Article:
Co-operatives have been urged by youth leaders to commit funding, knowledge and resources to young and other marginalised people.
A document, Cooperate to Transform Society, was unveiled at the International Summit of Cooperatives by its young leaders programme. It calls on co-ops allocate “resources to support young people to start and develop new and innovative co-operative businesses, not just develop young leaders within existing co-ops”.
It suggests co-ops should “make a concerted effort to create free, accessible, and useful resources and portfolios of knowledge for new and young people engaging in the co-operative movement to benefit and learn from”.
It also calls for an online platform where relationships can be built, and knowledge shared, between co-operative youth across the world, via the International Co-operative Alliance’s Youth Network.
The ICA’s youth representative, Gabriela Ana Buffa, told delegates in the final session of the Summit: “There are different solutions for different needs. Young people need to participate in the decision-making process. There are some young leaders who don’t have the opportunity yet – but they have the need and desire to feel like they fully participate.”
She added: “We live in a world of profound inequality, with youth not studying or working … How can we create employment, what tools can we share and what resources can we make available?”
During the discussion, ICA president Dame Pauline Green called on the movement to not recognise youth as leaders of tomorrow, but leaders of today. She said: “If what they’re saying is a bit edgy and radical, then remember – when my generation was taking over, we were edgy and radical to our parents. They’re going to take us into technological advances. Let them take us.”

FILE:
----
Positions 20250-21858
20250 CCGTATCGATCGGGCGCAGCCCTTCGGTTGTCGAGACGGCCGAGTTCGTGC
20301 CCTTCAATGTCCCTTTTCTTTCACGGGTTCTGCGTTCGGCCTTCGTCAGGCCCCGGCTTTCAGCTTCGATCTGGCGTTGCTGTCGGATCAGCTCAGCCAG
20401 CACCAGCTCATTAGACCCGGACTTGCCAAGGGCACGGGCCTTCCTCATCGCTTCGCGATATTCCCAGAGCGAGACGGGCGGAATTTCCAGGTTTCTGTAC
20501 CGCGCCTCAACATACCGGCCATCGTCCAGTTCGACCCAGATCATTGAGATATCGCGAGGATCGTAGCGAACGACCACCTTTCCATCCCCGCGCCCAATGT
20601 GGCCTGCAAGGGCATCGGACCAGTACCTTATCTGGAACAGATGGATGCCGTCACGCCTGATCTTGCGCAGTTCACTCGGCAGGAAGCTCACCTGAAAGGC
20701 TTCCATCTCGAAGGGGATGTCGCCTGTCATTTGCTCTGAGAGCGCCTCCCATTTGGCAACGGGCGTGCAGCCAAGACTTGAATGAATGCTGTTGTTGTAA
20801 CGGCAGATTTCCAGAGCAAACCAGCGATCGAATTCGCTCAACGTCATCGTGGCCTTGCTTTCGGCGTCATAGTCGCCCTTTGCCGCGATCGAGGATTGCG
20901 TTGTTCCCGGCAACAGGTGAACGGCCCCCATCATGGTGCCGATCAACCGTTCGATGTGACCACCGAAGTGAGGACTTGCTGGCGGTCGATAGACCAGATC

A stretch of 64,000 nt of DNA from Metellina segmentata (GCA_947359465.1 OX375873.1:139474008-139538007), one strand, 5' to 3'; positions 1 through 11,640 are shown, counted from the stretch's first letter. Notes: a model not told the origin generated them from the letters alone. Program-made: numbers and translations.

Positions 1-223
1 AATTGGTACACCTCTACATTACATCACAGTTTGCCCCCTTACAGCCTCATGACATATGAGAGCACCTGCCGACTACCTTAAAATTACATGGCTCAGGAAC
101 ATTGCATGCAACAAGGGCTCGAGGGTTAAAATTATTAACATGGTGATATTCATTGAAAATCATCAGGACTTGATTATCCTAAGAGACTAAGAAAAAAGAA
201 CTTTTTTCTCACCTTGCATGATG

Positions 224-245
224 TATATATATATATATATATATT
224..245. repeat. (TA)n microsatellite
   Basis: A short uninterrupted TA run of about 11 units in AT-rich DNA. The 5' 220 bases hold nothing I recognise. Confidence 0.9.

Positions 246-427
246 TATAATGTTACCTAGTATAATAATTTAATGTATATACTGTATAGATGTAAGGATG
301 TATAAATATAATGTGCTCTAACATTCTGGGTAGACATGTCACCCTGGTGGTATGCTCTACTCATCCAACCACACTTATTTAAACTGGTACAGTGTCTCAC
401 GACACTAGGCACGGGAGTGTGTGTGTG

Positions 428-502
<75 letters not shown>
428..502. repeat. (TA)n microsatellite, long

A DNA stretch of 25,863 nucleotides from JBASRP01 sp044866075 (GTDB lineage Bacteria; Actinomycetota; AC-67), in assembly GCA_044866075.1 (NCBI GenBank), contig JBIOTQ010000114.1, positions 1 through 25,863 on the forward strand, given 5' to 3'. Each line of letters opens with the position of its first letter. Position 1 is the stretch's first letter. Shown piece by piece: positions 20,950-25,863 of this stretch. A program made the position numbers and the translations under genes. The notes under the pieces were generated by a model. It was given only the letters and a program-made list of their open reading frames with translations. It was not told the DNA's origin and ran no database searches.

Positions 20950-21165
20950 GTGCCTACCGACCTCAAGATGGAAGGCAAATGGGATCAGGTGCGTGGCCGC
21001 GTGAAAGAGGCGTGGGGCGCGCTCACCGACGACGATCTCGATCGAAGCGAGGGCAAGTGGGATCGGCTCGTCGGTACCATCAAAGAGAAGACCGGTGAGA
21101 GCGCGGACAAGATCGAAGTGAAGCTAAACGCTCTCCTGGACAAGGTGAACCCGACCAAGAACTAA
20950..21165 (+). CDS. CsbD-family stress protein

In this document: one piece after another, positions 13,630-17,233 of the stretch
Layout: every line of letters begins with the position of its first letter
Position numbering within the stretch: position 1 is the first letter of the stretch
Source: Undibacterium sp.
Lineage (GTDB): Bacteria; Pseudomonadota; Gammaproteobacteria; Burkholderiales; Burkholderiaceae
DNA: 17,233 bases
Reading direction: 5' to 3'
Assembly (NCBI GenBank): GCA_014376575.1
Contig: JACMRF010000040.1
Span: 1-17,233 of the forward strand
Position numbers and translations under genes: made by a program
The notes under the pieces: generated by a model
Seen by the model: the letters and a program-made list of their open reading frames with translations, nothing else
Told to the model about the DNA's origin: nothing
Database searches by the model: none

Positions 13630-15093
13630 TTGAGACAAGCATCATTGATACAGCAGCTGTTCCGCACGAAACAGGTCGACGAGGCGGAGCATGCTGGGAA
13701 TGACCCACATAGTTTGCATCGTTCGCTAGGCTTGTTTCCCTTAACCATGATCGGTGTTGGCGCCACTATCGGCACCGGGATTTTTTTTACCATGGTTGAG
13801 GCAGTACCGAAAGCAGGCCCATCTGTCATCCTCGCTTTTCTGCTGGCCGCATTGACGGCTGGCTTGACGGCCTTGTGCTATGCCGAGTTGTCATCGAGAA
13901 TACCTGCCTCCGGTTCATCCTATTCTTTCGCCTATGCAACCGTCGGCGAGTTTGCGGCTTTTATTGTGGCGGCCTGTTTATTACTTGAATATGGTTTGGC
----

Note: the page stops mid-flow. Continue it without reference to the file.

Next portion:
The final panel, which summarised the three days of the Summit, stressed the need to integrate youth.
Jean-Louis Bancel, chair of Crédit Coopératif, France, said: “We need to integrate young leaders more into the event, we have to go further. This declaration from the youth has to be supported. We have to not only open the door for these young leaders, but recruit these young leaders too. We even have to allow youth to create co-ops, even if they are competition for our own co-operatives.”
The youth statement called for greater representation of young people at events like the Summit. “Our experience at the Summit has demonstrated to us the strength of the co-operative movement, the scalability and resilience of the co-operative model,” it said. “However, our visions and expectations for the co-operative movement, economy and community should be further represented in this event.”
Future events should have panelists representing those most affected by the success or failure of the movement, it adds – such as “youth, women, citizens of island nations, people of colour, residents of the global South, the LGBTQ community, un- and under- employed, and other marginalised peoples”.
Access and participation also need to be improved at future events, the statement says. “This could include open-space formats, peer-to-peer sharing of best practice and experiences, critical dialogue among participants and opportunities for identity and affinity groups to convene in an ad hoc fashion.”
The youth leaders also said conversations should be around “principles and values, rather than comparisons with outside systems”.
Bruno Roelants, secretary general of worker co-op body CICOPA, said the younger generation has already incorporated a “co-operative mentality” into its vocabulary. “This new generation has a different approach to collaboration and solidarity,” he added. “We have to work on this and use more direct language.”
• All people of all ages are invited to share and sign the youth declaration online: s.coop/youthjeunesse2014
• For all updates from the 2014 International Summit of Cooperatives, click here